Hey, Lu. It’s me, YOU.
34 year old you, to be exact.
I woke up early this morning, on the day of our birth, bursting with gratitude that we’ve been blessed to complete another year of life. I laid, still in bed, listing off the year’s accomplishments and gifts. I set intentions for the twelve months ahead. I marveled at the beauty around us and acknowledged the abilities within us. I breathed slow, steady breaths of air into our lungs and appreciated every part of the incredible body that we feel so at home in. I whispered thanks for our family, our friends, our house, our business, our joy, our health and our hope.
I closed my eyes. Made a wish. And remembered you.
I remember how much fear surrounded this season for you. How, for years, distress and careful planning went into the weeks surrounding our birthday. I recalled how you would run extra miles and force supplemental sweat sessions all the while eating a low calorie, low pleasure diet in attempts to pay preemptive penance for the cake, wine and every other “bad” food you would consume. I remember the fights with the bathroom scale and the nightly plans to do better, eat less, move more – the aftermath of an agonizing series of celebrations for the life you’d forgotten how to live. I know how out of touch and discouraged you were behind the dimpled smile and belly laughs. I know the desperation that screamed and beat its tired fists from inside you, pleading to be as free, passionate and confident as your practiced façade implied.
And what I also know, dearest Younger Self, is that you’ll make it through.
Peace will find you.
Chin up birthday girl, it gets better.
You’ll hit rock bottom, the kind where you have to scrape your sick and suffering body off of the floor to take the kids to school, all the while experiencing stomach cramps, joint pain, breathlessness and shame. You will cancel plans and isolate. Your period will disappear. You’ll develop binge eating disorder. Doctors will call you an anomaly because you’re “so normal,” and not sickly-skinny enough to have what all of the exams and test results indicate. You’ll be diagnosed with hypothalamic amenorrhea, treated for Lyme disease and evaluated for thyroid and pituitary conditions. You’ll stop fighting for the things that matter to you. Passions will fade. Your mind will be so full of calorie counts and macro ratios that you’ll forget what it’s like to create. You’ll experience writers’ block. You’ll stop dancing and listening to music. You’ll become a raging bitch to the people that love you. You’ll be silent and secretive with your story.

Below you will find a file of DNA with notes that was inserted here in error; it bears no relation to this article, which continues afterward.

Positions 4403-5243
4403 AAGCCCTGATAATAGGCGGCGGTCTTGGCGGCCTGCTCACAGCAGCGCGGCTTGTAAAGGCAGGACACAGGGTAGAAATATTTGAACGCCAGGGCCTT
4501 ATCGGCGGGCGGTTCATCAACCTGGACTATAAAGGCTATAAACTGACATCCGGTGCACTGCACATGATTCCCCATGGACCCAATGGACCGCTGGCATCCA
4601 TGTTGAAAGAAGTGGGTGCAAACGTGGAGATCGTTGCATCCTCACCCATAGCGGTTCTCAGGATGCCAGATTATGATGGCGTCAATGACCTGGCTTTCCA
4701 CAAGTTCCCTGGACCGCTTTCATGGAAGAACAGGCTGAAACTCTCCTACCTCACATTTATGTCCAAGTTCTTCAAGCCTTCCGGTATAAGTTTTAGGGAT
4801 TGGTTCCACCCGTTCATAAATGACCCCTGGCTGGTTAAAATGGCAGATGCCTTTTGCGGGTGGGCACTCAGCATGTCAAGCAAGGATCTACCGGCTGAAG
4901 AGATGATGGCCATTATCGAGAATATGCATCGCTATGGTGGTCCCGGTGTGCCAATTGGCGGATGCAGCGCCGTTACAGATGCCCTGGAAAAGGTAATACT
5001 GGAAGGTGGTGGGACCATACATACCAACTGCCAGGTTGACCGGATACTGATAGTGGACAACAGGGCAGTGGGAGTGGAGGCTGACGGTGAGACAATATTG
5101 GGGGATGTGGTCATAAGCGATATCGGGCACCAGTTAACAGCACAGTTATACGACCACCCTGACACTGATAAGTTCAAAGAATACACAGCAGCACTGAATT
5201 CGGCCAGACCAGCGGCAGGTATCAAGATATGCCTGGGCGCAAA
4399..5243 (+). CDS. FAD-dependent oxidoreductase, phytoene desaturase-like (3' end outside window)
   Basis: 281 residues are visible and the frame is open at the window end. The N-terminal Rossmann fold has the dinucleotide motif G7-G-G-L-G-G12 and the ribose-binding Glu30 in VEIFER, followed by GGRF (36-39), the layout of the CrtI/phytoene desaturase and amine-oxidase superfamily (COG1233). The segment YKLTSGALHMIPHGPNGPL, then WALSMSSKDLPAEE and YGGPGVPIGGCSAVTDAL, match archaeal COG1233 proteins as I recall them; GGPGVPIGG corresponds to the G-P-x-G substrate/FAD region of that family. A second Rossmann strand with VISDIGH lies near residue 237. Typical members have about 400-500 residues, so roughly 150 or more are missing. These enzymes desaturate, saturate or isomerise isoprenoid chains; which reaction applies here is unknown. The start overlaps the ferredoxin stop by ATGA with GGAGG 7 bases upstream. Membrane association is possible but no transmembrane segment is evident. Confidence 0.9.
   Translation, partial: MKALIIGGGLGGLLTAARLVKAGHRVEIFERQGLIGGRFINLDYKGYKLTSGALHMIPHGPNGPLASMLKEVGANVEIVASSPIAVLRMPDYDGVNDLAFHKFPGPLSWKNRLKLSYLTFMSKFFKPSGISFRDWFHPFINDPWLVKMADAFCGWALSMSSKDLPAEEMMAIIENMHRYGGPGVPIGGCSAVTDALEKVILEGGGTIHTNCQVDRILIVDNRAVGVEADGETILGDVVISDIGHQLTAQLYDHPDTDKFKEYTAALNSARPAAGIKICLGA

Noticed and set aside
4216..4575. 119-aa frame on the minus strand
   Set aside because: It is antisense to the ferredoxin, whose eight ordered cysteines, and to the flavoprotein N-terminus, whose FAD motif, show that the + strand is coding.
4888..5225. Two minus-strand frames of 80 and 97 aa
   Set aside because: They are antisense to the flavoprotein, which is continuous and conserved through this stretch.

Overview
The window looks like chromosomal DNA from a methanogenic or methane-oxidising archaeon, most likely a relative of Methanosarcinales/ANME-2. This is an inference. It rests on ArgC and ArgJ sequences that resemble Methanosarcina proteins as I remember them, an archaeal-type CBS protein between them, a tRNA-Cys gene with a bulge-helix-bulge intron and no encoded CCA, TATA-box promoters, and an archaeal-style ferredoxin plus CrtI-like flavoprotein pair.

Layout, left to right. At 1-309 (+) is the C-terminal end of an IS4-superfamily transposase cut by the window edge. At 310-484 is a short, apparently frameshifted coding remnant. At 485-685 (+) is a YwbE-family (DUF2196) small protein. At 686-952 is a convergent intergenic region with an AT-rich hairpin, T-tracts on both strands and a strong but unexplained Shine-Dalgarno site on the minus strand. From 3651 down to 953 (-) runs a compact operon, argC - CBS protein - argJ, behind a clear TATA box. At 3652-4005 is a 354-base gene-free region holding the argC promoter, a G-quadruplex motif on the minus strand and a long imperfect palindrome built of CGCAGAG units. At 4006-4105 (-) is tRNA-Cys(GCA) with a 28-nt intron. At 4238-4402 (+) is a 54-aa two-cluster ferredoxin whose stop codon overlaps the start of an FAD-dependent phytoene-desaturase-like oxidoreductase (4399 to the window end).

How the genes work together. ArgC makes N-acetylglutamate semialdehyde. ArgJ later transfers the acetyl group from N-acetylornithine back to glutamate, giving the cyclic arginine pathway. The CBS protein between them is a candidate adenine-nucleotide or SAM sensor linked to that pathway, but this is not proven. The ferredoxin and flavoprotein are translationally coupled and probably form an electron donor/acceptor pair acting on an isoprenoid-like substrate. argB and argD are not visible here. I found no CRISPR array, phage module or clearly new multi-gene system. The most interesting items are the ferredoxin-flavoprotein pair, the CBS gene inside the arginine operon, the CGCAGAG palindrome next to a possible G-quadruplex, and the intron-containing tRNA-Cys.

And you will fall apart.
But, hang in there.
Because that’s when things get good.
The benefit of brokenness is that it cracks us open. Light gets in. Truth gets out. So yes, Lu, you will be ruined. But, you will also be restored.
There will be a small and knowing voice inside of you.
Listen to her.
She is wise and reliable. She’ll encourage you to be honest. She’ll lead you to help. And she will be the one to tell you who you really are, beyond the expectations of culture and close-minded community. She’ll reintroduce you to the carefree kid in us. The one who is bold and fearless, a lover of nature, adventure and people. She’ll acquaint you also with your dreams and desires and give you permission to chase them down. She will help you to relinquish control and simply be present. She’ll teach you to trust the spirit inside of you. She’ll reawaken your creativity.
She will make herself comfortable.
And she will stay.
Dear sweet birthday girl…
If you knew the miraculous changes that were headed your way, you’d never believe them. I know, I know. From your vantage point things look bleak. There seems to be no way out from the cycle of disordered eating, self-neglect and shame that you’re in. But, I promise – you’ll find it.
One day soon you will wake before sunrise on yet another birthday, so full of appreciation and amazement that you won’t be able to fall back asleep. Instead you’ll give an air high-five and a smiling wink to the Universe. You’ll stay in bed savoring every breath and offering gratitude for each inch of yourself from the tips of your toes to the top of your head. You will tell that small and knowing voice inside of you that she’s a queen and give her lots of love for being brave enough to show up, work hard, and take soulful risks. And then you will remember how, just a few years earlier, you were a woman who was far from thankful. You’ll remember your younger self and all of her brokenness. And you will wish, more than anything, that you could comfort her. You’ll want to put her aching heart at ease and assure her that she’ll find the healing she’s been hoping for, that one day soon she’ll be free.
You’ll want to offer her compassion and tell her that, in time, everything will be OK.
And so, you will write her this letter.